London School of Hygiene and Tropical Medicine (LSHTM)
National Institute of Public Health, Cambodia
Although infant mortality is dropping in Cambodia, neonatal mortality is still high due to infections that happen during childbirth and immediately afterwards. LSHTM, in partnership with WaterAid, identified that improving the hand hygiene practices of everyone who makes contact with the newborn during its first critical days of life would decrease the risk of these sorts of infections. As part of the Changing Hygiene Around Maternal Priorities (CHAMP) project, LSHTM and WaterAid engaged 17 Triggers as a collaborative partner to design and test innovative solutions that could motivate healthcare workers, family members, and visitors to follow the correct hygiene protocols.
Based on research conducted by the National Institute of Public Health (NIPH), LSHTM, and WaterAid, 17 Triggers hosted a week-long workshop to ideate and prototype potential solutions. The team spent two weeks in healthcare facilities across Kampong Chhnang testing and iterating on prototypes with mothers, family members, midwives, and hospital management teams.
To kick off the project, the team analysed barriers and motivators to improve hand hygiene.
Despite being keen learners and feeling proud of their practice, healthcare workers were unaware of all the key moments during childbirth which require handwashing with soap and a full glove change. In response, we developed a “Behavioral Nudge Kit” for use in the labor and delivery rooms. Through interactive digital training sessions, healthcare workers learned about the key moments for hand hygiene and co-created their Labor & Delivery space with color-coded nudge stickers.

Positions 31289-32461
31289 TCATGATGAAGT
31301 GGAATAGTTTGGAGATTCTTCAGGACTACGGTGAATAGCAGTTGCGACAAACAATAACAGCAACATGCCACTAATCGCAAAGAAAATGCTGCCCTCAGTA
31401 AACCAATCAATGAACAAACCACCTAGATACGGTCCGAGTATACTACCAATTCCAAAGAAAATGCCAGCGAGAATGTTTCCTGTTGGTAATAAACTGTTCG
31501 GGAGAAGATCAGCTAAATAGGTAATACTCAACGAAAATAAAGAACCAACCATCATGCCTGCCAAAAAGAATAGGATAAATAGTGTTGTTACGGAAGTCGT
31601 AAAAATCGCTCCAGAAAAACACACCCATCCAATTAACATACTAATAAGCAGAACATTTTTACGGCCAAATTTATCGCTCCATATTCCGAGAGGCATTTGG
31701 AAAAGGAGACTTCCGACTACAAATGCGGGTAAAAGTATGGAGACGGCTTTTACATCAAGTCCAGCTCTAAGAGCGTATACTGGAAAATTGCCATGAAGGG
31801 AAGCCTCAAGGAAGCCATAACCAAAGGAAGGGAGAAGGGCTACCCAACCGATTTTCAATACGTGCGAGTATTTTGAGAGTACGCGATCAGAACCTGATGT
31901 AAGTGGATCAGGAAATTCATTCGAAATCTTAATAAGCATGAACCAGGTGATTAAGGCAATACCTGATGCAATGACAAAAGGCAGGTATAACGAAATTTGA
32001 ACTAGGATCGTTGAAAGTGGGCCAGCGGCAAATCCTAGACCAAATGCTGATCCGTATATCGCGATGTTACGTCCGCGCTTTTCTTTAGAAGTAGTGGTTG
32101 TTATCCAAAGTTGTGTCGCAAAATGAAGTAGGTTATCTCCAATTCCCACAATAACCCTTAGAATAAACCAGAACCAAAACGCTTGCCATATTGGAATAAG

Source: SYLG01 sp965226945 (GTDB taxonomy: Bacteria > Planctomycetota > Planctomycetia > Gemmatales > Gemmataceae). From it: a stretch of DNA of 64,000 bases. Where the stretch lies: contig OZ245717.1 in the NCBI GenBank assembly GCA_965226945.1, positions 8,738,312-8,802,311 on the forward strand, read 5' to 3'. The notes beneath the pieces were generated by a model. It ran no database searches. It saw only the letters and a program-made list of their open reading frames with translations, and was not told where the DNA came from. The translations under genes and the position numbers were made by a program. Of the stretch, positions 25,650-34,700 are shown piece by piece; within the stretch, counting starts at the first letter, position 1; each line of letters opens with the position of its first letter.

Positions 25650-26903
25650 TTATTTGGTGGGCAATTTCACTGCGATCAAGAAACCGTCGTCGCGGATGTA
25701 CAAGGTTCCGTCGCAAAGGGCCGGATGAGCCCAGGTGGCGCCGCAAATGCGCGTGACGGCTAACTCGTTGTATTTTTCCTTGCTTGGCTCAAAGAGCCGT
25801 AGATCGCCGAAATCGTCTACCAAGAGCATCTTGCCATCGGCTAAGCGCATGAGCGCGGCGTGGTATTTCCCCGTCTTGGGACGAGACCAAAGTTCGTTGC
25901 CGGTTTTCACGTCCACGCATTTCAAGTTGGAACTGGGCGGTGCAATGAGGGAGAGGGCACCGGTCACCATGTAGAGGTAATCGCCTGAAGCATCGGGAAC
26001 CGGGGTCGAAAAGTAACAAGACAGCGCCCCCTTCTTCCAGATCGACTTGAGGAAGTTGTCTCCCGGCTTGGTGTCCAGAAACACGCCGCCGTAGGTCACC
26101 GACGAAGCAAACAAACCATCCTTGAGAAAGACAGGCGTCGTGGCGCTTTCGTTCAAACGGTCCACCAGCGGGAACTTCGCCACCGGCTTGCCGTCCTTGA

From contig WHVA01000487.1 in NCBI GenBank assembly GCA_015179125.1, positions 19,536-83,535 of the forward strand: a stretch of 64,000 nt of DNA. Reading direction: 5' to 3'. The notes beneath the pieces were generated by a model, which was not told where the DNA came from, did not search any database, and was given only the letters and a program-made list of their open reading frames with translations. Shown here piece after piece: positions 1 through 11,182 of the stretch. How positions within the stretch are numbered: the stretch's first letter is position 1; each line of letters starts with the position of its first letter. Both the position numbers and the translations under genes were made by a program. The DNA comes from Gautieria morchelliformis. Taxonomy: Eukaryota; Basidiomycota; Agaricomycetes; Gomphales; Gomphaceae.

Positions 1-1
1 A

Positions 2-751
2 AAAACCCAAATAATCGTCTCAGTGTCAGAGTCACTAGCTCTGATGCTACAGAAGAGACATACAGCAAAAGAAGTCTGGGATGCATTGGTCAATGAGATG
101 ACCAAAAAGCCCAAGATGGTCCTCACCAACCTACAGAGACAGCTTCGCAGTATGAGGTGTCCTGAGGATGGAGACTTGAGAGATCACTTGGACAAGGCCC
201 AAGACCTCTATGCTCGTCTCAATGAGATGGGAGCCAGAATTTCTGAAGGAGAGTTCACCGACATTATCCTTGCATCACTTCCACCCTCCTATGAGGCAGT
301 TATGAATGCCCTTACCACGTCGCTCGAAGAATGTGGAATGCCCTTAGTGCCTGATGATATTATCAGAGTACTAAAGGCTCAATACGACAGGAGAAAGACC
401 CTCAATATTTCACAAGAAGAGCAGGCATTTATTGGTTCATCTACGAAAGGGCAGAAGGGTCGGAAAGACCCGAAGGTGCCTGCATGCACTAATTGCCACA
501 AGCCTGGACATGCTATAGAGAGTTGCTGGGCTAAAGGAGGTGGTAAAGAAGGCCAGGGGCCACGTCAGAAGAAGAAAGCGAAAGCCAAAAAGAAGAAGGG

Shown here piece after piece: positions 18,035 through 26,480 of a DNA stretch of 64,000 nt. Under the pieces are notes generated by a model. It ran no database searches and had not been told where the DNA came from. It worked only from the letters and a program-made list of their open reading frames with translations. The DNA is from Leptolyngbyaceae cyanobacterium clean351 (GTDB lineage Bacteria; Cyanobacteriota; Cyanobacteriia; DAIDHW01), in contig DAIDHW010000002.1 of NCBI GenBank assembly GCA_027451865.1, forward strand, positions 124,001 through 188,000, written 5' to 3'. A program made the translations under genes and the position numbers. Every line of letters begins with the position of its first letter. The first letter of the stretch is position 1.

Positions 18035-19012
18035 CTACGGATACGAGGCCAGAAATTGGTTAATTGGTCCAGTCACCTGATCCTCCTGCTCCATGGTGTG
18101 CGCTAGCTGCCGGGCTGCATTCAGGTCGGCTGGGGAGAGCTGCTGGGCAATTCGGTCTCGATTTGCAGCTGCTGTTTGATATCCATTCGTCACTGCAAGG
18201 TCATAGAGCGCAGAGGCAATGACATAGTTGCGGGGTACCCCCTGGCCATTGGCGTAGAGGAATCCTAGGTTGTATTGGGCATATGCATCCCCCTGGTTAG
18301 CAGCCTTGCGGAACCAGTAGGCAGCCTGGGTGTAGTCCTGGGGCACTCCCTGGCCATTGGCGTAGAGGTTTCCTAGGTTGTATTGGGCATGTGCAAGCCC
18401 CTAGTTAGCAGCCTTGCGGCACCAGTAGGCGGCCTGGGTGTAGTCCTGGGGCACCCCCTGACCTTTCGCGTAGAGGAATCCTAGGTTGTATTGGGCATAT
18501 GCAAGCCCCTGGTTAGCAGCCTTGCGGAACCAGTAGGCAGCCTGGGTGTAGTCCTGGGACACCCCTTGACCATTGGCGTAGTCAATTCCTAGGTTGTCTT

Testing showed that a token counting game, introduced to healthcare workers, encouraged them to ask each other about handwashing and reflect daily on their own practice. This helped to break through the social hierarchies that had previously made it difficult for colleagues to check that everyone was following the correct hygiene protocols. Augmenting this were video pledges and badges, which supported health worker’s motivation and commitment.
A nurse shows the design research team the current hospital set-up and processes.
Postnatal care (PNC) units lacked the handwashing infrastructure to allow moms and their visitors to clean their hands during the first few critical days of the baby’s life, which was corrected with the installation of sinks at the PNC entrance and hand sanitizer stations at each bed.
Hand sanitizer stations like these were one of the many nudges tested.
17 Triggers used color and messaging to turn each postnatal care ward into a “Clean Hand Zone” where moms and visitors were asked to practice hand hygiene every time before touching the baby. The midwife created a hand hygiene moment with mom just after the delivery. This was done by returning the new baby in a “clean hands first” beanie and providing mom with her very own hand sanitizer kit.
The 2021 evaluation of the CHAMP project interventions showed statistically significant improvements in handwashing by midwives in labor and delivery rooms, and by mothers and caregivers in PNC units, giving Cambodian babies a healthier start in life.